I believe it's a matter of being used to one brand. I got D80 simply because I used F70 (or N70 in USA) before. If you are familiar with D70, you would probably have a less of a learning curve with a D90. D90 is also a very new model, together with a flash SB-900.

« Reply #17 on: January 03, 2009, 10:44 »
Canon - no high quality zoom lens under $1000, Nikon no metal sealed body under D300. Olympus no camera over 12Mpix, on the other hand best zoom lenses ever made, Pentax with uncertain future, Sony with some quality issues...  Depends what you need. Best outdoor camera is definitely Olympus E-3 with no competitor, best studio is disputable but probably any pro Canons or Nikons with fixed focal lenses.

Truly there is very little (if any) difference between all modern "semi-pro" dslr models up to iso 800, which is too much for any stock agency anyway. Go to the shop, try all options and choose at least average quality lens. Its more about how the camera fits your needs and lenses available then the brand.


« Reply #18 on: January 03, 2009, 12:25 »
You could always get a D80 for <$500 and spend the rest on good lenses.
I've used a D80 for two years for both studio work and weddings. Don't exceed 800 ISO and there's no problem. At 100 ISO for stock, I doubt you will see a huge difference in the output between the D80 and the D90.
Or get a used Canon 5D Mk I from a careful amateur......couple of prime lenses and the quality will beat most of the other stuff out there!


« Reply #19 on: January 03, 2009, 20:38 »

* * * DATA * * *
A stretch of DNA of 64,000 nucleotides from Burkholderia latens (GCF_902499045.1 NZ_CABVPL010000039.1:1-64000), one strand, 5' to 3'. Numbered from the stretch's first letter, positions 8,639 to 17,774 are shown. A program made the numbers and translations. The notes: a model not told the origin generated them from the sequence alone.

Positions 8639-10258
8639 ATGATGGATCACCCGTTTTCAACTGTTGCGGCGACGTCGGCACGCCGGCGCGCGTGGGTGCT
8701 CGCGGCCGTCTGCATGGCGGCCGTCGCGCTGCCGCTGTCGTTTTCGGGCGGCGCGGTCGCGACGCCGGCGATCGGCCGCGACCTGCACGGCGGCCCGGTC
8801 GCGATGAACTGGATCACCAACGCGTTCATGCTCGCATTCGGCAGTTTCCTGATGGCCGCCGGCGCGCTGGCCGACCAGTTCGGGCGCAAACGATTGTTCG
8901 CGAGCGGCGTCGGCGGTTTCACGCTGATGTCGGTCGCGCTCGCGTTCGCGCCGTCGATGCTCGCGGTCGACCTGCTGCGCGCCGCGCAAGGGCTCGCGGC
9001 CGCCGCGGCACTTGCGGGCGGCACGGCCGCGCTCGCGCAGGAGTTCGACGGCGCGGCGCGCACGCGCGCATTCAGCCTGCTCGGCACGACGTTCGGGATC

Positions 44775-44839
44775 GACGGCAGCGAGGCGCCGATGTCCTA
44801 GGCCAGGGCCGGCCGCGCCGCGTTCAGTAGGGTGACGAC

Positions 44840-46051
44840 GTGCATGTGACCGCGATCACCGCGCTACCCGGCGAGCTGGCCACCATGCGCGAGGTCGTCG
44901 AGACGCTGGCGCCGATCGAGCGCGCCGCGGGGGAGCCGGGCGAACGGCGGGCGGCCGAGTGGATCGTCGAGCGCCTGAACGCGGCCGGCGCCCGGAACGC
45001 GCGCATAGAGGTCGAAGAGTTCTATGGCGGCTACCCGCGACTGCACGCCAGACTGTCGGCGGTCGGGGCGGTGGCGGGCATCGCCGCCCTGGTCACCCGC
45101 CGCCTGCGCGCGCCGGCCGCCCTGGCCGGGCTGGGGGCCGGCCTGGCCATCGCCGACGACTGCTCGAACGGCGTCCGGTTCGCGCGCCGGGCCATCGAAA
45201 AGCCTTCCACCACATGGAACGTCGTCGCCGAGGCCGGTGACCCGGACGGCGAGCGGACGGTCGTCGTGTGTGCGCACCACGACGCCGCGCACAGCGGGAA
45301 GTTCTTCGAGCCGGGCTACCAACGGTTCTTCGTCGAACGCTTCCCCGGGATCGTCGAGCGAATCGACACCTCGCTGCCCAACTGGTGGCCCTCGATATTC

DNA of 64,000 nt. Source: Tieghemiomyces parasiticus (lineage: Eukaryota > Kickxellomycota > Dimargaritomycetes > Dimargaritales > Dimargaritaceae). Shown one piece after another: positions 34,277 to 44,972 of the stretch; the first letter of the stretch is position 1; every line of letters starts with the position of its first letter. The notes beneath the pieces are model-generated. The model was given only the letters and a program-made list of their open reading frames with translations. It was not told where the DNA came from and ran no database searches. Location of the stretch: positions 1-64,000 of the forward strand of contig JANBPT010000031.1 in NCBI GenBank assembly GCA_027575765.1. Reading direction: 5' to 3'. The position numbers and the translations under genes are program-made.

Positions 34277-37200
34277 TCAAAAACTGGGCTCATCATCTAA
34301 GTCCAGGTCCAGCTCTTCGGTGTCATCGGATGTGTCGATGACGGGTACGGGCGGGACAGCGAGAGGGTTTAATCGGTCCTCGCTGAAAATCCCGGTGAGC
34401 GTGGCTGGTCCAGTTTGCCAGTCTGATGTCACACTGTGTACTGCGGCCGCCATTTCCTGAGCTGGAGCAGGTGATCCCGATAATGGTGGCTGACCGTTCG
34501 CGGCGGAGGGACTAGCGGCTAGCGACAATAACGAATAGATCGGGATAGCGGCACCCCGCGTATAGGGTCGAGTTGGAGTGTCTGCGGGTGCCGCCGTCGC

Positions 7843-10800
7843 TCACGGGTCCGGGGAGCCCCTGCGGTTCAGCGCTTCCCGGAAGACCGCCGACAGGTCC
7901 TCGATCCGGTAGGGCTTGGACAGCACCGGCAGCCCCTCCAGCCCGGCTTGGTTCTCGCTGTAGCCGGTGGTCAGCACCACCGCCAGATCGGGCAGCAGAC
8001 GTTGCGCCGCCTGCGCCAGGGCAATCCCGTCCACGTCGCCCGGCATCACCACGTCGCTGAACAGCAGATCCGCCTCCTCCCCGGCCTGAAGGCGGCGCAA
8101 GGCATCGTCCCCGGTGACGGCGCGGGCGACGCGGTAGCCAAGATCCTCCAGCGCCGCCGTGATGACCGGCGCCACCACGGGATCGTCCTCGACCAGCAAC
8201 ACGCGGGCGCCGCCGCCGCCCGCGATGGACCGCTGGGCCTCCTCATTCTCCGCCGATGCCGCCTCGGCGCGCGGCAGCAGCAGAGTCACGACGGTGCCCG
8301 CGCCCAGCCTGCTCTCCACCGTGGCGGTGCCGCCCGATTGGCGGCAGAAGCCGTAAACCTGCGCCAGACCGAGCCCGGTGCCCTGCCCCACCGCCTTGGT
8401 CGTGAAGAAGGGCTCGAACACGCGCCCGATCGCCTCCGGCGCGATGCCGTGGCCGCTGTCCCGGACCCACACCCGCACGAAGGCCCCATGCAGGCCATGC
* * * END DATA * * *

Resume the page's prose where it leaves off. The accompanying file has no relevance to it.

Volvo or Saab??  same quality, same crap. If you know what I mean.

So what do you drive lagereek? a lamborghini... like this one?

in other words,

« Last Edit: January 03, 2009, 20:42 by hali »


« Reply #20 on: January 04, 2009, 23:44 »
I agree. For the most part it is the one behind the camera. It really comes down to personal choice. How the camera feels in your hands, how the features feel and what you want ina camera.


« Reply #21 on: January 07, 2009, 03:27 »
Volvo or Saab??  same quality, same crap. If you know what I mean.

So what do you drive lagereek? a lamborghini... like this one?

in other words,


Blimey!!  a police-car as a Lamborghini!  not bad at all.

Yes I use the new H3 with a 50 back but only for studio and commissioned work, not for stock.
For stock I use Nikons, the D3 and D700.
Ive been a Nikon man since the early Nikon F2, thats about 25 years. *!! Im getting on here.
« Last Edit: January 07, 2009, 03:33 by lagereek »

« Reply #22 on: January 07, 2009, 05:38 »
Thank You so much everyone for your answers!

« Reply #23 on: January 11, 2009, 17:44 »
I am a nikon person. I just ordere my first DSLR which was a Nikon D40. So far i am impressed to say the least. It is very easy to use and takes great high quaility pics.

Nikon all the way!


« Reply #24 on: January 11, 2009, 23:14 »
The first pictures I took were with a borrowed AE-1 program, so that's probably why that was the first camera I bought for myself. I've had a succession of Canon cameras since, but I think either Canon or Nikon would be a fine choice. As others have said, it's about the lenses. Once you commit to that investment, you'll probably continue with the cameras that use that lens mount.